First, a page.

“The rent has increased by 80 per cent, but the mould still keeps coming back”

Oh, landlords. Image: Getty.

When London Renters Union member Ghazal moved with her family into a house in Newham, the kitchen ceiling was almost completely covered in mould. Every time the landlord does a quick repair job in response to Ghazal’s complaints, he promptly hikes the rent. Ten years on, the rent has increased by 80 per cent, but the mould still keeps coming back.

Pooja has been told by her landlord that she has to choose between paying a 20 per cent rent hike or be evicted to make way for someone who will. Another of our members was recently forced to move an hour away from where his young son goes to school because he can’t afford the rent in Newham anymore.

Rents in London have risen 22 per cent since 2011. At the London Renters Union, we meet dozens of people each week, whose rising rents are leaving them with little left over for food or other essentials. Rent rises are driving gentrification in our city and forcing countless people away from their communities and support networks.

It’s in this context of real human suffering as a result of London’s profit-driven housing crisis that Sadiq Khan’s call on Friday for the power to introduce rent controls should be warmly welcomed. He is calling for powers to establish a London Private Rent Commission that would maintain a much-needed database of landlords and rent payments and set a maximum rent level for different areas in London.

Even if the mayor of London being given such powers still seems a long way off, the boldness of the proposals and the focus on reducing rents rather than just stabilising them shifts the debate about who and what housing in our city is for. An announcement like today’s would have been unthinkable five years ago but London’s renters are demanding change and a renters movement is growing fast across the capital. Hopefully we’ll one day look back on today as a massive and historic step towards transforming the housing system so that it works for renters rather than investors.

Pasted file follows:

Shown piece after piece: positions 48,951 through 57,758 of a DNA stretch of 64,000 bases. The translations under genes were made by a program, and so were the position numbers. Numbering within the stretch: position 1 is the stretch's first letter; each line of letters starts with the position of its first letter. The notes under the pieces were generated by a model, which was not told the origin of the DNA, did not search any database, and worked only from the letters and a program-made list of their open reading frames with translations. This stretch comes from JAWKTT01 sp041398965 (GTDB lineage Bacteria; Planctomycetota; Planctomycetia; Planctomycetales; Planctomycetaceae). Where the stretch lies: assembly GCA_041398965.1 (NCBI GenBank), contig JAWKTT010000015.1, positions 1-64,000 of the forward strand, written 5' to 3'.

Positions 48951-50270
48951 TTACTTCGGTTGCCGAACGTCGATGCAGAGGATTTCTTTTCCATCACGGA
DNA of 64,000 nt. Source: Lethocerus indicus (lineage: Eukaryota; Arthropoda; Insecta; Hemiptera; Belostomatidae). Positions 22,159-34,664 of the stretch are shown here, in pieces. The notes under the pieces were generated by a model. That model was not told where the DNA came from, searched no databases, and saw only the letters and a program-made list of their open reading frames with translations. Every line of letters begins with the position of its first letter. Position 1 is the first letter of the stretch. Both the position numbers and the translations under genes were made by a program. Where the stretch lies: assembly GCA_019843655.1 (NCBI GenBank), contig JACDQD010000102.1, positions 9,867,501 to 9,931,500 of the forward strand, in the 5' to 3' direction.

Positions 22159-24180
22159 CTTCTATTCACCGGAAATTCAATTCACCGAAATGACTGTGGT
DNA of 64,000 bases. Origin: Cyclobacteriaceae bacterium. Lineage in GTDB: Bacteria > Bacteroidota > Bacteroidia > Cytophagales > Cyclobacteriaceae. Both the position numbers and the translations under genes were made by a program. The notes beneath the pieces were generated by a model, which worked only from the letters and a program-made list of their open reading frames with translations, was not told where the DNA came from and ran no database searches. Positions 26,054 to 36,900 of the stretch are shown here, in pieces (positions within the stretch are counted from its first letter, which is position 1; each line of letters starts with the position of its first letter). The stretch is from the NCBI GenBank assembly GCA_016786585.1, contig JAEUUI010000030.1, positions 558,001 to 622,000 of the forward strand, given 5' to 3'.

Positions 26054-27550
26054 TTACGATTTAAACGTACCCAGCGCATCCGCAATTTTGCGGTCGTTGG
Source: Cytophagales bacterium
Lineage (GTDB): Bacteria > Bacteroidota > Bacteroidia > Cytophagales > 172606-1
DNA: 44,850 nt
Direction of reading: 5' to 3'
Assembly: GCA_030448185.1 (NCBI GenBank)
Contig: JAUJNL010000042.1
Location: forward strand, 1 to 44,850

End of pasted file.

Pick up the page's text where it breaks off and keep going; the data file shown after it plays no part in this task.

But there’s still a long way to go. For starters, the mayor hasn’t set out how much he’d like to see rents reduced by, preferring instead to say that this will be determined by the hands-off Private Rent Commission he hopes to create.

It’s generally accepted in the sector that housing that costs someone more than 30-35 per cent of their income is unaffordable. A two-bed in Newham typically costs £1,400 per month, which is 60 per cent of local incomes. To be effective, rent controls need to eventually reduce rents to 30 per cent of local incomes after tax, so people can stay in their communities and flourish in their homes without having to skimp on other essentials just to make the rent.

It’s also concerning that Sadiq’s proposed London Private Rent Commission would have powers to “incentivise investment” in the private rented sector and make build-to-rent more attractive for landlords and investors.

At its core, London’s housing crisis is driven by the assumption that underpins our broken housing system: that houses are commodities, rather than homes for people to live in, a situation that has only worsened since London’s property market became a more attractive option for investors after the financial crash. 

Renters in London this year will hand over £22bn from their wages to private landlords who can pay off their mortgage and then sell up, while their tenants are left with nothing to show for years of rent payments.

Rather than providing fresh incentives to investors looking to profit from people’s need for housing, the mayor should be looking at ways to bring more housing into public democratic ownership. He could ask for powers to issue compulsory purchase orders on the 22,000 long-term empty homes in the capital. Or he could find a way to offer landlords upset at the prospect of rent controls the ability to sell their homes to the public sector or community trusts, so they can be rented out at affordable rents with indefinite secure tenancies.

Truly transforming the housing system means shifting the balance of power and that requires action from below as well as from above. Sadiq should also look to empower renters themselves, and their organisations. In just our first year, thousands have joined the London Renters Union and we’ve supported more than 50 people to improve their housing situation – including by taking direct action to prevent evictions and force estate agents to hand back thousands of pounds they’ve wrongly withheld from renters. We were part of the End Unfair Evictions coalition that secured an announcement from Theresa May that the government will scrap Section 21 ‘no fault’ evictions. Along with ACORN and Living Rent, two renters unions, we forced NatWest to scrap policies that discriminate against renters who receive benefits.